Airports of California: Long Beach Airport

Long Beach Airport (LGB), California, boasts a rich history intertwined with the evolution of aviation itself.
DearEdward from New York, NY, USA, CC BY 2.0 , via Wikimedia Commons

Long Beach Airport (LGB), California, boasts a rich history intertwined with the evolution of aviation itself.

Nestled in Southern California, LGB’s story begins with the allure of flight and the foresight of a local aviation pioneer.

Early Days: Taking Flight on the Beach (1905-1923)

Long Beach’s love affair with aviation stretches back to 1905.

The city’s expansive, sandy beaches provided a natural landing strip for early aviators.

Hot air balloons and daring biplanes graced the skies, with Calbraith Perry Rodgers famously completing the first transcontinental flight in 1911, landing his “Vin Fiz” biplane on the very beach.

Enterprising aviator Earl S. Daugherty saw the potential in Long Beach.

In 1919, he established the world’s first flight school, the Daugherty School of Aviation, at the future site of LGB.

Daugherty’s school, offering air shows, stunt flying, and passenger rides, thrived, attracting not only thrill-seekers but also the attention of city officials.

Recognizing the burgeoning aviation industry’s potential, the Long Beach City Council partnered with Daugherty to establish a dedicated municipal airport.

Birth of an Airport: Daugherty Field and the Rise of Commercial Aviation (1923-1941)

In 1923, the City Council purchased land near the intersection of Spring and Cherry Streets, breaking ground on what would become Long Beach Airport.

Officially dedicated in December 1924, the airport was initially named Daugherty Field in honor of its visionary founder.

Furthermore, the new airport flourished.

The oil boom of the 1920s fueled growth, and by 1925, private plane owners were leasing space.

Recognizing the strategic location, the City Council strategically attracted the military.

Furthermore, hangars and administrative facilities were built for both the U.S. Navy (1928) and the U.S. Army Air Corps (1930), establishing Long Beach, California as a vital military base.

Civilian aviation also took off.

1925 saw the first airmail service between Long Beach and New York, taking just two days.

By 1928, LGB became the first illuminated airport in the country, extending its operational hours.

Furthermore, major airlines like American, United, TWA, and Western began service in 1938, solidifying LGB’s position as a major commercial hub.

The iconic Streamline Moderne terminal, designed by William Horace Austin and Kenneth Smith Wing, opened in 1941.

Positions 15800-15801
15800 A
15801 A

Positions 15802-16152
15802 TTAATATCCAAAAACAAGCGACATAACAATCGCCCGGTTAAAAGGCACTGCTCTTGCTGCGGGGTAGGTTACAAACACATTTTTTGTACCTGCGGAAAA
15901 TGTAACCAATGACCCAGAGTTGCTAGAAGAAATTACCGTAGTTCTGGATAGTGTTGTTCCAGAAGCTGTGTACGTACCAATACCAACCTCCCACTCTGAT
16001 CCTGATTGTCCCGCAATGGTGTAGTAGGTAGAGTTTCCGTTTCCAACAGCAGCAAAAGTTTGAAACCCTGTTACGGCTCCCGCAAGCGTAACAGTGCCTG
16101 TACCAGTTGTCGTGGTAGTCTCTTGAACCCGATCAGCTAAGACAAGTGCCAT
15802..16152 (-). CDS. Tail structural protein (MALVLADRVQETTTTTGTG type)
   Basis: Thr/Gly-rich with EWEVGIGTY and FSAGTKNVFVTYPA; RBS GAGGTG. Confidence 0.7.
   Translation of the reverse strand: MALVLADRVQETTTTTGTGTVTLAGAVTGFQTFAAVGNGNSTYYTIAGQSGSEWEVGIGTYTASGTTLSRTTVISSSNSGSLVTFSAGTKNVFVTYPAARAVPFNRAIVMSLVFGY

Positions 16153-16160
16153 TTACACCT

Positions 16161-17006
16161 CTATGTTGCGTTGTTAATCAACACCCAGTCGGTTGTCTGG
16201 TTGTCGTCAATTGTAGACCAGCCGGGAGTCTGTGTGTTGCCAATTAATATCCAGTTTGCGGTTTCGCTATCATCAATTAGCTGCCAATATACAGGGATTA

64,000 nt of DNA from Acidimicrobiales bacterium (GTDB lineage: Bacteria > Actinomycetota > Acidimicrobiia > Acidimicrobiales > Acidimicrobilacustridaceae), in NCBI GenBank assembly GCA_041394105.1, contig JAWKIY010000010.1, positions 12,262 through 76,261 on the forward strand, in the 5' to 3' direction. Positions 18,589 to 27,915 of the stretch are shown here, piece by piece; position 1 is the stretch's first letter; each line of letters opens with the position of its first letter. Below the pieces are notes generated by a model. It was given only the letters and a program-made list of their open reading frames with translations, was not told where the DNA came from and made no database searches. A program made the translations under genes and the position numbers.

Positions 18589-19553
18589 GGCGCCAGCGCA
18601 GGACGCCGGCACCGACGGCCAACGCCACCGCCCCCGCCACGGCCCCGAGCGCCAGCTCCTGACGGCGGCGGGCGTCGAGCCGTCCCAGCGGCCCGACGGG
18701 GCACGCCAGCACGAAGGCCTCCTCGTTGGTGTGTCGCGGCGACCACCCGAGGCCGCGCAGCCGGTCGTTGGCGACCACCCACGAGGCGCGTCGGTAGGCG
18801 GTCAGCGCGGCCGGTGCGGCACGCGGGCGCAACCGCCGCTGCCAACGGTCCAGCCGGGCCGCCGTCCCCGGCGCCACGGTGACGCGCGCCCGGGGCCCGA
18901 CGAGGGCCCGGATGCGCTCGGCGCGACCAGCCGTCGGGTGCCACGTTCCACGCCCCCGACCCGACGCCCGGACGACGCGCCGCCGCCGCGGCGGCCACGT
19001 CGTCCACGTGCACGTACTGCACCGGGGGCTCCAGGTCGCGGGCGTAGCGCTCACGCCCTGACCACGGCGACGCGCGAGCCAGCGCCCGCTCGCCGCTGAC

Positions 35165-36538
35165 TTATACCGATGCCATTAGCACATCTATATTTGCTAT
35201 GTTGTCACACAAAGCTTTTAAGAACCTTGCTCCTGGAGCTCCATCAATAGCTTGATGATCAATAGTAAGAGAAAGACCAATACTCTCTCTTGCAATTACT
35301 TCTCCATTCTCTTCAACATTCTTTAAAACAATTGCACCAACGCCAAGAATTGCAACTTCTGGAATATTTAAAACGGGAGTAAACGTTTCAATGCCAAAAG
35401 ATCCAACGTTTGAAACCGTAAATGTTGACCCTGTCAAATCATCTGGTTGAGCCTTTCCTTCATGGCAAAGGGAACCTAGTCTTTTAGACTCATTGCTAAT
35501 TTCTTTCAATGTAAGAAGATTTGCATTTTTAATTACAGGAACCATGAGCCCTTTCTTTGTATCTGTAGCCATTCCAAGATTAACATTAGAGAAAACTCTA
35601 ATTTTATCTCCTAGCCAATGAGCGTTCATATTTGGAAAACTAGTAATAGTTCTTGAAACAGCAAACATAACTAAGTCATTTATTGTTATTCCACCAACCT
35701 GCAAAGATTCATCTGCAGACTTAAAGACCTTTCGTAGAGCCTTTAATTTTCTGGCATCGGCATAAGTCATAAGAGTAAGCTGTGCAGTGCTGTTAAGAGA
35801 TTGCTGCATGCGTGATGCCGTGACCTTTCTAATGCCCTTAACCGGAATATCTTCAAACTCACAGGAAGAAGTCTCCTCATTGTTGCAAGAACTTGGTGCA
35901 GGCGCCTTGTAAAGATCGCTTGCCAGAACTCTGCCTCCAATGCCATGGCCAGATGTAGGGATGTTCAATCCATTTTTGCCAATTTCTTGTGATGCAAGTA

This architectural style, with its emphasis on curved lines and horizontal elements, reflected the dynamism and modernity of the aviation age.

Overall, the terminal, declared a Historic Landmark in 1990, remains a defining feature of LGB today.

Long Beach Airport (LGB), California, boasts a rich history intertwined with the evolution of aviation itself.
John Murphy, CC BY-SA 2.0, via Wikimedia Commons

World War II and Beyond: LGB’s Role in the Global Conflict and Commercial Expansion (1941-1970)

World War II transformed LGB in California.

The airport became a critical training ground for pilots and a staging area for aircraft deployment.

Notably, the Women’s Auxiliary Ferry Squadron (WAFS) and Women Airforce Service Pilots (WASPs) played a crucial role at LGB, ferrying military aircraft across the country.

The Douglas Aircraft Company also established a factory near the airport, further solidifying LGB’s role in the war effort.

Furthermore, post-war, commercial aviation boomed.

The jet age ushered in a new era of travel, and LGB continued to expand its service.

Also, passenger numbers soared, and new airlines like JetBlue and Southwest established themselves at LGB, offering a wider range of destinations.

Modernization and Challenges: Adapting to a Changing Aviation Landscape (1970-Present)

The latter half of the 20th century brought both growth and challenges for Long Beach, California.

The airport faced competition from larger regional hubs like Los Angeles International Airport (LAX).

However, LGB capitalized on its convenience and focus on short-haul flights, catering to business travelers and leisure destinations.

Furthermore, the airport also underwent significant modernization efforts.

New terminals were built, runways were extended, and noise abatement measures were implemented to address concerns from nearby residents.

LGB continues to strike a balance between serving its community and maintaining its position as a vital transportation hub.

Today, LGB remains a busy airport, serving millions of passengers annually.

Overall, with ongoing renovations to the historic terminal and a focus on sustainability, LGB looks towards the future, ready to continue its legacy as a cornerstone of Southern California aviation.

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By AviationSource News 5 Min Read
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